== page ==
iPhone 3G Sluggishness: It’s the Network!

By  |  Monday, August 25, 2008 at 1:08 pm

Until July, I used an AT&T Tilt 3G phone, and found that performance was often disappointing. Today, I own an Apple iPhone 3G, and find that performance is often disappointing. Coincidence? Nope!

Real Data on iPhone Reception
Wired.com polled its iPhone 3G-using readers on their 3G reception, and has published the interesting results. Much of it confirms stuff that I kind of suspected, which is comforting: Problems with 3G data speed appear to have as much to do with the network in use as the phone itself, and if you use an iPhone 3G in a crowded metropolitan area, you’re competing with a higher number of other 3G phone users and therefore may find Internet speed to be particularly sluggish. If you own an iPhone 3G, you can interpret the survey results as good or bad news. On one hand. some of the issues that folks are experiencing with the phone are probably just as likely to happen with other 3G phones. On the other hand, there’s nothing that Apple can do to deal with spotty 3G deployment or congested networks.
Read more at: Wired Gadget Lab

Worst Western
Scotland’s Daily Herald has an alarming story on what it’s calling the biggest cyberheist ever–the apparent theft of information on eight million customers of the Best Western hotel chain by an Indian hacker, who also sold instructions on how to access the data via a network operated by the Russian mafia. The article says that the Indian hacker managed to plant a Trojan on a computer used by a booking agent; when the agent logged in, the hacker swiped the login info. It’s a little vague on distinguishing between what has happened and what might happen–it speculates that someone might use future booking info to rob travelers when they’re on vacation–but it sounds like the attack involved only information on hotels in Europe. Sorry, Europeans!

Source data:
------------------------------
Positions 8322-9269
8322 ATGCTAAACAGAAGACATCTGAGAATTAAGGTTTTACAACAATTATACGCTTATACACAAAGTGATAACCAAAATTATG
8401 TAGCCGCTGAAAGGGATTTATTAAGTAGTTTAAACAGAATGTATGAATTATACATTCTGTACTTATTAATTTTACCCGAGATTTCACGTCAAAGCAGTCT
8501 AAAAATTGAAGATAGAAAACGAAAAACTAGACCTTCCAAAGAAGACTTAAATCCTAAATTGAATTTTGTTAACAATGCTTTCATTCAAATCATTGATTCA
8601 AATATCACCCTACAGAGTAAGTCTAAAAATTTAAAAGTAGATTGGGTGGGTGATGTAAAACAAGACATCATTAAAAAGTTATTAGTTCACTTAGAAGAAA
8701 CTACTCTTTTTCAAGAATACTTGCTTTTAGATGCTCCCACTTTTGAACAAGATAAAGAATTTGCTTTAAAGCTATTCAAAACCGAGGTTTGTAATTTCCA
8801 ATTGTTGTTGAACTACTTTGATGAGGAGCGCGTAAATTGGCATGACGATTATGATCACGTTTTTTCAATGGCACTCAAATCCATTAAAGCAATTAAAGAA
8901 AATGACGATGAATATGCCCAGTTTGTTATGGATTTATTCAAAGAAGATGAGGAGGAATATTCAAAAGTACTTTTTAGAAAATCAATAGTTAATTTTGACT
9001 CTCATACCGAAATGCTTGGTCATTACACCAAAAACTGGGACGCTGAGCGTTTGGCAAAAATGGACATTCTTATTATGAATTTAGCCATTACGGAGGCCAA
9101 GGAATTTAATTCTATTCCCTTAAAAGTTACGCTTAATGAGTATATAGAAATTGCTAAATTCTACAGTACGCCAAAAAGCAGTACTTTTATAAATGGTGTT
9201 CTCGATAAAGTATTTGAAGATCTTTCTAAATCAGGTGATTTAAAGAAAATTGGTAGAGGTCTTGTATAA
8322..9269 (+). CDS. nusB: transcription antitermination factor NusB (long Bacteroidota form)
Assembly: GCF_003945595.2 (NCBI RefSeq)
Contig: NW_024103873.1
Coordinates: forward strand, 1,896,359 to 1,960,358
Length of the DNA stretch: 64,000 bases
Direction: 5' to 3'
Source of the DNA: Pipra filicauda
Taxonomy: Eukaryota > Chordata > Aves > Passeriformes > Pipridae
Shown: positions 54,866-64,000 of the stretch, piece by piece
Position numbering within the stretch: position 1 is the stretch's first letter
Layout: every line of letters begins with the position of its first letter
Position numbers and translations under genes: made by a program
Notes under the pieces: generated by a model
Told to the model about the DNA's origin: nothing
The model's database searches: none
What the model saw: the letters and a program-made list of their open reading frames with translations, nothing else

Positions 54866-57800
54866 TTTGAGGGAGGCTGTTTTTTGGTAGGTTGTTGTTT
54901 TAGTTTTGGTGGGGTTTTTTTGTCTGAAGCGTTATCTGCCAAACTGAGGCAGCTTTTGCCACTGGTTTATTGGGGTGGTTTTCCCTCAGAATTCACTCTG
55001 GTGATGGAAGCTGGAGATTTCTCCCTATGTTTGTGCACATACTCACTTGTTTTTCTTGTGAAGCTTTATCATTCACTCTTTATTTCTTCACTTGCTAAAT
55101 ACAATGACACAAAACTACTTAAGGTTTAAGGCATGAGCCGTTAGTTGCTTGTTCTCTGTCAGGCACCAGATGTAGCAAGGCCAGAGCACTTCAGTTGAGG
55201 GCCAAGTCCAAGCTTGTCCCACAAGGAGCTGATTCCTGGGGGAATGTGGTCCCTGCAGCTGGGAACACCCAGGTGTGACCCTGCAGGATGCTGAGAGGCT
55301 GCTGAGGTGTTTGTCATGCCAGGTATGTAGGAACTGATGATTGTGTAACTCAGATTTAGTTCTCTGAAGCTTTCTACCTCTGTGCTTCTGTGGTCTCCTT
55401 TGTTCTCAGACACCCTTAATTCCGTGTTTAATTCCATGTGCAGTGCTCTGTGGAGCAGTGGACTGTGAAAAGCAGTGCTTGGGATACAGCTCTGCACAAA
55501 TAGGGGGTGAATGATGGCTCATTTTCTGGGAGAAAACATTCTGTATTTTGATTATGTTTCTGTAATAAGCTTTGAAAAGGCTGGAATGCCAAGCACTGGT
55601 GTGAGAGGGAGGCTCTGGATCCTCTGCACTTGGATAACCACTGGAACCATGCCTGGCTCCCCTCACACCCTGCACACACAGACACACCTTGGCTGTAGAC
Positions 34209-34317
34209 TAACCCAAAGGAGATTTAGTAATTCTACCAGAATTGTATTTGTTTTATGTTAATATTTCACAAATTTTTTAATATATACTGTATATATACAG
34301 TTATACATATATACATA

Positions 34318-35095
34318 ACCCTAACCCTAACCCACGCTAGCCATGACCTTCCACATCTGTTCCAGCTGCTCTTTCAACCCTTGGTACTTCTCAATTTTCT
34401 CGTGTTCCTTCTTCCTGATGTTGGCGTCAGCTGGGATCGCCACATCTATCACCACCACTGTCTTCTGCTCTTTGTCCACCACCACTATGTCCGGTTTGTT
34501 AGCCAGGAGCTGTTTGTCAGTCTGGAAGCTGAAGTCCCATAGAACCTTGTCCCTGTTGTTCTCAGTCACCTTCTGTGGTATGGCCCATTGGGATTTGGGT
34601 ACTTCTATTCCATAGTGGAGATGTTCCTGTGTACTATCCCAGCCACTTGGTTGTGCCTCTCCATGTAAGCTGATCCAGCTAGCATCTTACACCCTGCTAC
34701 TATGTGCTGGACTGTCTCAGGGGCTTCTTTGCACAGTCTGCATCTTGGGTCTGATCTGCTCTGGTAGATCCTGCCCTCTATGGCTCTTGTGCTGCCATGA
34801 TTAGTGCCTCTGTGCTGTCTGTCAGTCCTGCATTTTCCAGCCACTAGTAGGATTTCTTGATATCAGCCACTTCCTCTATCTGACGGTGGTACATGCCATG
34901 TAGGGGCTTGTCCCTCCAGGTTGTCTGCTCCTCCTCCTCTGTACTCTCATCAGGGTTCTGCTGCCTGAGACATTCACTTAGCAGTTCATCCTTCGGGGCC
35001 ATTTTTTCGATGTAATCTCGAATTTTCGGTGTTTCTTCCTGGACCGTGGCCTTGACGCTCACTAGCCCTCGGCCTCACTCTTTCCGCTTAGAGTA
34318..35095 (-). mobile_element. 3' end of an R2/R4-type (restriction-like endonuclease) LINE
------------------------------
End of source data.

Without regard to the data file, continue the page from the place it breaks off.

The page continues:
I’m Feeling Peckish
Valleywag is reporting that Google is cutting back on the endless quantities of free food that are a major benefit of working at the world’s biggest search company. Its first story said that Google was doing away with free dinners; Valleywag later amended this to say that dinner service is only being discontinued at some facilities where non-engineers work. Snacks, however, apparently face cutbacks, as does something called the Tea Trolley. I’ve eaten Google food, and it’s the best cafeteria grub I’ve ever had anywhere; as a mere user of the company’s services, I’m feeling concerned that if employees are slightly less well fed it may somehow result in a less satisfying user experience for us users. Maybe I’ll head over there with a Tea Trolley myself.
Read more at: Valleywag

Biden Their Time
Barack Obama told his supporters who signed up for SMS alerts that they’d be the first to know who he picked as his running mate. How very cutting edge! Except…word leaked on Saturday before the alert went out, and folks who consume the old-school media known as TV news got the word on Joe Biden first. As a journalist who likes scoops, I’m pleased. Side note: As with a number of breaking stories in recent months, I learned abut the Biden pick via Twitter, which prompted me to turn on the TV and learn more from MSNBC.
Read more at: GigaOM

One Fast Fox
Mozilla has announced that Firefox 3.1 will have a completely rewritten version of the browser’s JavaScript engine, which it says is seven times faster than the version in Firefox 3.0. The idea is to make Firefox into the best possible home for browser-based applications such as Google Docs–they make heavy use of JavaScript, and faster JavaScript should mean snappier, more desktop-like performance. It’s always dangerous to get too excited about speed benchmarks published by the developers of unreleased products, but this still sounds like good news and yet another reason to use Firefox. Version 3.1 may appear later this year.
Read more at: CNET, PC Magazine

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